Mt. Olive Teen Competes For U.S. Baseball Team
By Jason Cohen
Mt. Olive resident Willie Schwarick is competing for the final cut for the 13 and under U.S. Baseball team in Cary, N.C., from Aug.11-Aug. 17. He will be representing the United States in the World Competition North East Region and the USA Baseball National Team Identification Series.
“I’m going to go down and play to my full potential and hope for my best,” said Schwarick, 13, who tried out for the team last year, but did not make it past the second round. “That made me want to work harder and make it all the way.”
In June, 60 kids competed in the first round of tryouts at Diamond Nation in Flemington and the regional round for New York, Pennsylvania and New Jersey took place in PA. at the end of July.
After failing to advance last year, Schwarick was determined to make it to N.C. While he was a bit nervous because he was playing with kids he did not know, he left it all on the field and gave it 110 percent. In the two-day tryout, they played three games and he impressed the coaches, he said.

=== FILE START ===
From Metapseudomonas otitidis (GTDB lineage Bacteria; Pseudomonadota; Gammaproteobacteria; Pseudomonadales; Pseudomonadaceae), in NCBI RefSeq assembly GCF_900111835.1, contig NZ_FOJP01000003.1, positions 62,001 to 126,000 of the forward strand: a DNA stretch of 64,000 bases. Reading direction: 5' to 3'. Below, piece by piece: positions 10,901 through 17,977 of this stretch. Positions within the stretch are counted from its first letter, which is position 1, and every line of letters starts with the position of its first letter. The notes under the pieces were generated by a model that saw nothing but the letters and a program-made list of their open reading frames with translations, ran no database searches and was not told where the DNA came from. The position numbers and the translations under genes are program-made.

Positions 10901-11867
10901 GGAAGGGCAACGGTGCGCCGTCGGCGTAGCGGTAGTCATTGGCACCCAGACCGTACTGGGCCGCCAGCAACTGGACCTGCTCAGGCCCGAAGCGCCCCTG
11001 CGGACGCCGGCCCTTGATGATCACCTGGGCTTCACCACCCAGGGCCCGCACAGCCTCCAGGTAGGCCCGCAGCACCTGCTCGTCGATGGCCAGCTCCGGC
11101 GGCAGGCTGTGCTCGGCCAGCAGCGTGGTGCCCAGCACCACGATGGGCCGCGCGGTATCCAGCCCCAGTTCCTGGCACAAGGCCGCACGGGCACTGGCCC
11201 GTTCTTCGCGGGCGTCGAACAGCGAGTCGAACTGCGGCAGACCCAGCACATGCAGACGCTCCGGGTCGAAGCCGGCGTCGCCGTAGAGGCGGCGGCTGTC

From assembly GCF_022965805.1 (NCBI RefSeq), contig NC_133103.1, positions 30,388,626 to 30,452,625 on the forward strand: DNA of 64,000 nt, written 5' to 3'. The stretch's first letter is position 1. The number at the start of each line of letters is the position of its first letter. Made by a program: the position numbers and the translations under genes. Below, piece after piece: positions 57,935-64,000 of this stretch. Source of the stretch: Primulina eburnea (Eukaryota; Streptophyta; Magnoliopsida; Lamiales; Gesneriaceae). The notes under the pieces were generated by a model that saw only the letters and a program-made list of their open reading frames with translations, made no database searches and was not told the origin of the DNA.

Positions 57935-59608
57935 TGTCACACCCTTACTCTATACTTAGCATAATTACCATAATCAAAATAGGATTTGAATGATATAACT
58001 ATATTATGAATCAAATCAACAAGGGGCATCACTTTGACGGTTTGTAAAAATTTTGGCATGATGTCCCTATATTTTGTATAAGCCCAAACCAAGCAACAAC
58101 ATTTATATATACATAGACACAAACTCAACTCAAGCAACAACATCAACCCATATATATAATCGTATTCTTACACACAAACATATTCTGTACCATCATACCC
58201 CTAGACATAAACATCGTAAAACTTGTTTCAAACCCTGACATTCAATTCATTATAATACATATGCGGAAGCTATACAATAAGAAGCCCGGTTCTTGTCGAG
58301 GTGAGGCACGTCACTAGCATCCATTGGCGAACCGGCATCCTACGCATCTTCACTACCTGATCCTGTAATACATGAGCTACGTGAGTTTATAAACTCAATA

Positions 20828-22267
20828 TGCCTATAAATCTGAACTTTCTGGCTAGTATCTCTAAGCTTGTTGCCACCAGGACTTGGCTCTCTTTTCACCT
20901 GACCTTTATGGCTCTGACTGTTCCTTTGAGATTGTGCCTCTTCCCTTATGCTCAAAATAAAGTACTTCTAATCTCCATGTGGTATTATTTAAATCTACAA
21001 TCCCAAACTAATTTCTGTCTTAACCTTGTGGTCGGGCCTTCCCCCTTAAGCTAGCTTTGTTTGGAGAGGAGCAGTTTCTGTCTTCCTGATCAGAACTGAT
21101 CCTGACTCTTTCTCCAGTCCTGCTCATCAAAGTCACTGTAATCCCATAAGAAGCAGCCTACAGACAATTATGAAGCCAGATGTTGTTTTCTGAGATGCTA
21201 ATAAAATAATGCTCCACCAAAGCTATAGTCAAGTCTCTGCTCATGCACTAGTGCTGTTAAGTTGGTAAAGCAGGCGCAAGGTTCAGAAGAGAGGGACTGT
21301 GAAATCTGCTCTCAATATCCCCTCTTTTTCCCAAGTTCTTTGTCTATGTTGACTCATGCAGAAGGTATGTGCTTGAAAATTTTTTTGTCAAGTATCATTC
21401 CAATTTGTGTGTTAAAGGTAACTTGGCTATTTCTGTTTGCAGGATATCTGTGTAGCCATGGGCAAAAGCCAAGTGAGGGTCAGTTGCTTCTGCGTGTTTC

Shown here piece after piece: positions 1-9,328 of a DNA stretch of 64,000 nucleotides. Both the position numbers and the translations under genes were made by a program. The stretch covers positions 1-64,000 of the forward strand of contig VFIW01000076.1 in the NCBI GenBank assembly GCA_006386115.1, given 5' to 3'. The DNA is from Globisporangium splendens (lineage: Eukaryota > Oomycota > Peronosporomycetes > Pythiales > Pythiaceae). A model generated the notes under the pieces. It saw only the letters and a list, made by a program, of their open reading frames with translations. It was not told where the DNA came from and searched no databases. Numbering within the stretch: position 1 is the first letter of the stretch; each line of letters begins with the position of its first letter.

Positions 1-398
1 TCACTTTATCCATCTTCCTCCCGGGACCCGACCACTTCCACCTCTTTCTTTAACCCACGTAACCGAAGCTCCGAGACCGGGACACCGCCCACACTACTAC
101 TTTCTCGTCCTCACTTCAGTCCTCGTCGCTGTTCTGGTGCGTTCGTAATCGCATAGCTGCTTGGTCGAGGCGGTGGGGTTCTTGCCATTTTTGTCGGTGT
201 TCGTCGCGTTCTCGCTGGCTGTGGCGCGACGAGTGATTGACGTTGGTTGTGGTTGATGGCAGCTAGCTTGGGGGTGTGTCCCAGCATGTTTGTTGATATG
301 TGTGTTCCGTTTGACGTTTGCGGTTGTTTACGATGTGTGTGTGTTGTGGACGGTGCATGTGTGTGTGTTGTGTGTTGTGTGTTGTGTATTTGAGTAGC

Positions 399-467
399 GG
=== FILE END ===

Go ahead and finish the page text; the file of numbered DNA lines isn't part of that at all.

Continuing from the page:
“I felt like I played well and I also got some feedback from my evaluators,” he said.
In PA., he was joined by his father Bill, who has been a role model in is life. He began playing baseball at the age of seven, and he and his dad would often throw the ball in the backyard, practice hitting and bond over America’s pastime.
On Aug.1, he received an email saying he was selected for the final round and has been on cloud nine since.
This is the hardest training he has ever done, he said. He has been riding his bike, working out, running and practicing with his dad. While he envisions the final round being a challenge, his mother, sister and grandparents- Norma and Paul Licitra, who is a former mayor of Mt. Olive, will be there to cheer him on.
“I’m super excited for him,” said his mother, Diane. “He does work very hard. I’ve really seen him grow as a player.”
Schwarick, who is a catcher, models his style after Atlanta Braves’ outfielder and former New York Yankee Nick Swisher. Swisher, like him, hustles and always puts in the extra effort. He plans to continue playing baseball through high school and college.
“I would love to keep playing baseball as long as I could,” he said.